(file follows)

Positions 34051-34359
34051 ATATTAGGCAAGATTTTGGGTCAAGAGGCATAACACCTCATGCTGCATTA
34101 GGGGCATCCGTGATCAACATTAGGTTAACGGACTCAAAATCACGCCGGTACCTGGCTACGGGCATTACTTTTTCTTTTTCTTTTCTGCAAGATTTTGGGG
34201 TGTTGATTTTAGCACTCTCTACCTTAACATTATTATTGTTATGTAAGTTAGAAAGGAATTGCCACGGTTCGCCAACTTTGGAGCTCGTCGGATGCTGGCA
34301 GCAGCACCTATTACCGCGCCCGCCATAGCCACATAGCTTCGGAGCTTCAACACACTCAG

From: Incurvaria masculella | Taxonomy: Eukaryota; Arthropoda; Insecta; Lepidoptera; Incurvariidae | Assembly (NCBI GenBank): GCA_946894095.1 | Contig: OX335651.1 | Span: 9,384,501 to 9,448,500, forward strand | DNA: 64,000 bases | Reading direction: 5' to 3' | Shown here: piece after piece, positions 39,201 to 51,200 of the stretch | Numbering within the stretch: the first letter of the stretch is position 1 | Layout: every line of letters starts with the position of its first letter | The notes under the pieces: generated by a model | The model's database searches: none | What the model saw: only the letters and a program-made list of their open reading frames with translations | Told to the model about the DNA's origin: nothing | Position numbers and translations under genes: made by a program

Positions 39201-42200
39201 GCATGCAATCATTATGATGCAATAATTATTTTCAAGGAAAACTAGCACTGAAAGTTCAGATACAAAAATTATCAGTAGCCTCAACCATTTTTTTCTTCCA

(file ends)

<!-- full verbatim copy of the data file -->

Positions 34051-34359
34051 ATATTAGGCAAGATTTTGGGTCAAGAGGCATAACACCTCATGCTGCATTA
34101 GGGGCATCCGTGATCAACATTAGGTTAACGGACTCAAAATCACGCCGGTACCTGGCTACGGGCATTACTTTTTCTTTTTCTTTTCTGCAAGATTTTGGGG
34201 TGTTGATTTTAGCACTCTCTACCTTAACATTATTATTGTTATGTAAGTTAGAAAGGAATTGCCACGGTTCGCCAACTTTGGAGCTCGTCGGATGCTGGCA
34301 GCAGCACCTATTACCGCGCCCGCCATAGCCACATAGCTTCGGAGCTTCAACACACTCAG

From: Incurvaria masculella | Taxonomy: Eukaryota; Arthropoda; Insecta; Lepidoptera; Incurvariidae | Assembly (NCBI GenBank): GCA_946894095.1 | Contig: OX335651.1 | Span: 9,384,501 to 9,448,500, forward strand | DNA: 64,000 bases | Reading direction: 5' to 3' | Shown here: piece after piece, positions 39,201 to 51,200 of the stretch | Numbering within the stretch: the first letter of the stretch is position 1 | Layout: every line of letters starts with the position of its first letter | The notes under the pieces: generated by a model | The model's database searches: none | What the model saw: only the letters and a program-made list of their open reading frames with translations | Told to the model about the DNA's origin: nothing | Position numbers and translations under genes: made by a program

Positions 39201-42200
39201 GCATGCAATCATTATGATGCAATAATTATTTTCAAGGAAAACTAGCACTGAAAGTTCAGATACAAAAATTATCAGTAGCCTCAACCATTTTTTTCTTCCA